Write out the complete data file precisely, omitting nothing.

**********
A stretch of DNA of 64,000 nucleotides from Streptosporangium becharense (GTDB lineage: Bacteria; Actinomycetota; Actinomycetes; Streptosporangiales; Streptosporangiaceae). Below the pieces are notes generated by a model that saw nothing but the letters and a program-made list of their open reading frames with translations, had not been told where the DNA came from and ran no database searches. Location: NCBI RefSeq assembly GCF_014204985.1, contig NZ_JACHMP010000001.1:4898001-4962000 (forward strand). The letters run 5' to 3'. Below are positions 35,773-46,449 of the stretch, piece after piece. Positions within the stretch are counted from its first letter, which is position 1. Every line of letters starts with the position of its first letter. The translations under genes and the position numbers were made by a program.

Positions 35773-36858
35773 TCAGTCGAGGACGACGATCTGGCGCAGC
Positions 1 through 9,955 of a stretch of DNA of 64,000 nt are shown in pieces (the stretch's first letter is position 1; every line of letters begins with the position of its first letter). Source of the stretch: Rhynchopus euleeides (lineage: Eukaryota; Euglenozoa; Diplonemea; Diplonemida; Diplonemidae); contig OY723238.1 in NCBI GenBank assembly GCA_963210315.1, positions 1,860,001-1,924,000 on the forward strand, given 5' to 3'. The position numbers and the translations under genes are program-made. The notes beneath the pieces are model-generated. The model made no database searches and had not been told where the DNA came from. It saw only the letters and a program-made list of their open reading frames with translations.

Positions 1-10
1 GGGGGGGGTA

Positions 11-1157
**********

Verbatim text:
A stretch of DNA of 64,000 nucleotides from Streptosporangium becharense (GTDB lineage: Bacteria; Actinomycetota; Actinomycetes; Streptosporangiales; Streptosporangiaceae). Below the pieces are notes generated by a model that saw nothing but the letters and a program-made list of their open reading frames with translations, had not been told where the DNA came from and ran no database searches. Location: NCBI RefSeq assembly GCF_014204985.1, contig NZ_JACHMP010000001.1:4898001-4962000 (forward strand). The letters run 5' to 3'. Below are positions 35,773-46,449 of the stretch, piece after piece. Positions within the stretch are counted from its first letter, which is position 1. Every line of letters starts with the position of its first letter. The translations under genes and the position numbers were made by a program.

Positions 35773-36858
35773 TCAGTCGAGGACGACGATCTGGCGCAGC
Positions 1 through 9,955 of a stretch of DNA of 64,000 nt are shown in pieces (the stretch's first letter is position 1; every line of letters begins with the position of its first letter). Source of the stretch: Rhynchopus euleeides (lineage: Eukaryota; Euglenozoa; Diplonemea; Diplonemida; Diplonemidae); contig OY723238.1 in NCBI GenBank assembly GCA_963210315.1, positions 1,860,001-1,924,000 on the forward strand, given 5' to 3'. The position numbers and the translations under genes are program-made. The notes beneath the pieces are model-generated. The model made no database searches and had not been told where the DNA came from. It saw only the letters and a program-made list of their open reading frames with translations.

Positions 1-10
1 GGGGGGGGTA

Positions 11-1157